If I see myself as a burden, I probably won’t talk to you. When I see you, I’ll most likely think “oh, they must have so many interesting and fun people around them — they don’t need me taking up more space in their life.” To make sure I don’t bother you, I’ll avoid you.
Or maybe I’ll approach you, but I’ll carefully plan how I’m going to behave to ensure that you don’t see me as a burden or a waste of your time. Maybe I’ll make sure to mention how successful I’ve been at this or that, so that you know immediately that I’m “worth meeting.”
But if I see myself as a gift, talking to you will be the obvious choice. I’ll see you and think “I’ll give them the joy of connecting with me, and make both of our lives more fun.”
What’s more, if I have this mindset, I’ll be okay even if you don’t want to talk to me. Your rejection may sting, but it won’t shake my conviction that, in the grand scheme, my existence is a good thing for the universe.
The Same Goes For Creating Stuff
In my experience, whether I see myself as a gift or a burden doesn’t just affect the way I meet (or don’t meet) new people. It also has a big impact on how I approach my creative projects.
If I see myself as an imposition on people, I probably won’t write anything. Each time I come up with an article idea, I’ll talk myself out of writing the piece, thinking “so many people have probably written about this already — I’ll bet I’d just bore everybody.”
Or maybe I’ll write the piece, but I’ll try really hard to ensure that readers see how smart or original I am, and don’t see me as dull or average. Maybe I’ll use lots of big words, or take months to write my piece because I’ll constantly second-guess everything I say.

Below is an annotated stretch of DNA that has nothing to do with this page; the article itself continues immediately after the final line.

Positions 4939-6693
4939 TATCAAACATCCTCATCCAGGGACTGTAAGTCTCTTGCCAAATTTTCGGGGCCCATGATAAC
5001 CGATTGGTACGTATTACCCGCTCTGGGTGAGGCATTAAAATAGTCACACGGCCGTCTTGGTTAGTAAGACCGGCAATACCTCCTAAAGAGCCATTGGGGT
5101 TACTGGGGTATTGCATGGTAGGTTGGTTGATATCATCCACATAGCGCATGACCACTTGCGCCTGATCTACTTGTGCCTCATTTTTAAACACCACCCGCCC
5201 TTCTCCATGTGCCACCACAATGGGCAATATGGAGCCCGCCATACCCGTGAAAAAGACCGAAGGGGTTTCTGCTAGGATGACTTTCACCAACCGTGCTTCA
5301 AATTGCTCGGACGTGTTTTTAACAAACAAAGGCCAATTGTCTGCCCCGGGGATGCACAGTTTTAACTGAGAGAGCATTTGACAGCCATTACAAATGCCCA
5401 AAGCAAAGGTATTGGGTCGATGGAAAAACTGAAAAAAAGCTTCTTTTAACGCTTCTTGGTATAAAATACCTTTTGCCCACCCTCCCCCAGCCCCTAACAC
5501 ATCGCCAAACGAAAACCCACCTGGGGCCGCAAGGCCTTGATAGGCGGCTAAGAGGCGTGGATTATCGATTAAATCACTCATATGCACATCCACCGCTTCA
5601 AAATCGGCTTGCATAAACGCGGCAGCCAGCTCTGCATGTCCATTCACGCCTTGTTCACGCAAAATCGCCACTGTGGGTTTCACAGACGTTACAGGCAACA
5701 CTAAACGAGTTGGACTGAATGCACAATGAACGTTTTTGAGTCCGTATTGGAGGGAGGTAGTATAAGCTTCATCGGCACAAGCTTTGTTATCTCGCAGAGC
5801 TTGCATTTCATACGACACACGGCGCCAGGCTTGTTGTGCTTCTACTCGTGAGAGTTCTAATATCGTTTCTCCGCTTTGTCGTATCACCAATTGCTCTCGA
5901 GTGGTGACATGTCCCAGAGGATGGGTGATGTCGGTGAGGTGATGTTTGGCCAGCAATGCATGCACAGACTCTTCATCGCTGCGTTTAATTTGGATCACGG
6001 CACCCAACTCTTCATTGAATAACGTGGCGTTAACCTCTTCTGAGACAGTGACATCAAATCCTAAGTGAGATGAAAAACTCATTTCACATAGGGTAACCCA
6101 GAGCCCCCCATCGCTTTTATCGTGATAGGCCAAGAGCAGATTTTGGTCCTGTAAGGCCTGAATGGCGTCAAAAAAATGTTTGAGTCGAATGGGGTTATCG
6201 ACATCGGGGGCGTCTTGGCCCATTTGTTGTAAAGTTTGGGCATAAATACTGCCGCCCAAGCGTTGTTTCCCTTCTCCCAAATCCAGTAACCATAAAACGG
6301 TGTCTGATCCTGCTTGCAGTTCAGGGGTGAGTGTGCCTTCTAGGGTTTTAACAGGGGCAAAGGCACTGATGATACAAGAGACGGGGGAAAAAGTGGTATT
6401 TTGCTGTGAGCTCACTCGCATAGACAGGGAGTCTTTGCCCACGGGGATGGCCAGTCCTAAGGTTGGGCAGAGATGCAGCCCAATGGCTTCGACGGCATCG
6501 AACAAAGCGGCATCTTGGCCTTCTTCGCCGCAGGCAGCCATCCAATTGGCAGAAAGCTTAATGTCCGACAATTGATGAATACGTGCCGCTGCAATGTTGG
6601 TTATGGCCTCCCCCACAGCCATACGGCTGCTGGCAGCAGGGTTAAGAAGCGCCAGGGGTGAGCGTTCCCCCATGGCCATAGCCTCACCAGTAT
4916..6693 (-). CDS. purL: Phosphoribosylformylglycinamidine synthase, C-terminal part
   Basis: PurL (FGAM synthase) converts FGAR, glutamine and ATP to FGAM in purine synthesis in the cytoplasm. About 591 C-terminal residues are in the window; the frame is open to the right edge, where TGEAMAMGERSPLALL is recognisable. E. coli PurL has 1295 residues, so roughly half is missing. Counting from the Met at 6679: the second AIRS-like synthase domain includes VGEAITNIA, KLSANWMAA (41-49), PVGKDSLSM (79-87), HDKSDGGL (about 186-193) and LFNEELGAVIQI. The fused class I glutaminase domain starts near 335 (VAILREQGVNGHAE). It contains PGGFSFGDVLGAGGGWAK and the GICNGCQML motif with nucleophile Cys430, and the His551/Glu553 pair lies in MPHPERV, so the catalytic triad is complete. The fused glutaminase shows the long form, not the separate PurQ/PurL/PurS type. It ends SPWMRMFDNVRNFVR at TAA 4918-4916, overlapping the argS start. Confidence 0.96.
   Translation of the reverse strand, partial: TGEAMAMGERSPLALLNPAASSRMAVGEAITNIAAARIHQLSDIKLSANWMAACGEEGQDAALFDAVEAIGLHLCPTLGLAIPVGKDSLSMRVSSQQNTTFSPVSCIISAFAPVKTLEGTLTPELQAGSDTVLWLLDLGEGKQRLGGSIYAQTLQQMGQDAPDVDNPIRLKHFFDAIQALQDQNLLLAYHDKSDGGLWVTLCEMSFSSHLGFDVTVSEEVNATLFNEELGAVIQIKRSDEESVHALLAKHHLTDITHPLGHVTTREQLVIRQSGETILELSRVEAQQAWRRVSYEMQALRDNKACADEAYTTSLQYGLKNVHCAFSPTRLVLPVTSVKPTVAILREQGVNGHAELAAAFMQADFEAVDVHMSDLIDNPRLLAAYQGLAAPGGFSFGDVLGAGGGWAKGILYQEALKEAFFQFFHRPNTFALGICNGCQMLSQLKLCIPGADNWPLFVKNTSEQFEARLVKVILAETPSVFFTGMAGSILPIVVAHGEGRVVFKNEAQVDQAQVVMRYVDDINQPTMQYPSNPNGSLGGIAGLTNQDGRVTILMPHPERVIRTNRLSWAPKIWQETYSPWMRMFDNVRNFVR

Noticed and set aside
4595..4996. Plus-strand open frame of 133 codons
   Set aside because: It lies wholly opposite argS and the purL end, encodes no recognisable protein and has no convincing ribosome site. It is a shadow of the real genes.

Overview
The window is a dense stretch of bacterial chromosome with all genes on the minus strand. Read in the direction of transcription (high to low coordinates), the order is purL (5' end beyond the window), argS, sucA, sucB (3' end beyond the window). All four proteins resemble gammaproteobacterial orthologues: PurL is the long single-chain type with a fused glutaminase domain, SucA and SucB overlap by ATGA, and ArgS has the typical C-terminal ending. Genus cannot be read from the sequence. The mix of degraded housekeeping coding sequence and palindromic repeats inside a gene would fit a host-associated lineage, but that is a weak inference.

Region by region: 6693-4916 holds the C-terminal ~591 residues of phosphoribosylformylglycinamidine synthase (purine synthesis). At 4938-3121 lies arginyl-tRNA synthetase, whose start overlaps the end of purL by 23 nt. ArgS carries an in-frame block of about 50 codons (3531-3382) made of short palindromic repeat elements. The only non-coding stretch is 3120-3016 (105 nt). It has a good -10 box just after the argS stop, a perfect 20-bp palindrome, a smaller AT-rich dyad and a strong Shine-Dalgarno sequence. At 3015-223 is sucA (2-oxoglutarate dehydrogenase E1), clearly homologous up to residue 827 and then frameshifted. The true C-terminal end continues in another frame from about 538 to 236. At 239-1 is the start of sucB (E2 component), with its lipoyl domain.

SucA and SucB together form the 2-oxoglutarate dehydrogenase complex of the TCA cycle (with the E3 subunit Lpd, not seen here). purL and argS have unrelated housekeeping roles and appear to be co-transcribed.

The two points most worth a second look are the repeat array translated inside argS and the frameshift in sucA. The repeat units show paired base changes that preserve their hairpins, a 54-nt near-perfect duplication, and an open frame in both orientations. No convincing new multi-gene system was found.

On the other hand, if I see myself as a gift, the act of writing will have a light, “flowing” quality to it, because I’ll be secure in the knowledge that what I’m creating will uplift somebody out there.
Being A Gift Is The First Step, Not The Last
Experiences like these have convinced me that the conventional wisdom about creativity in our culture has it backwards.
We tend to think that, if we want to “be a gift” to others — if we want to contribute something to the world — we have to create something really amazing. Once we’ve written that groundbreaking novel, we’ll finally become worthwhile.
The trouble is that, if we refuse to see ourselves as a gift until that great project is complete, the project will be painful and difficult to do. We’ll be constantly worried about putting out inadequate work and burdening or bothering people, instead of feeling excited about how we’re going to enrich others’ lives with what we’re doing.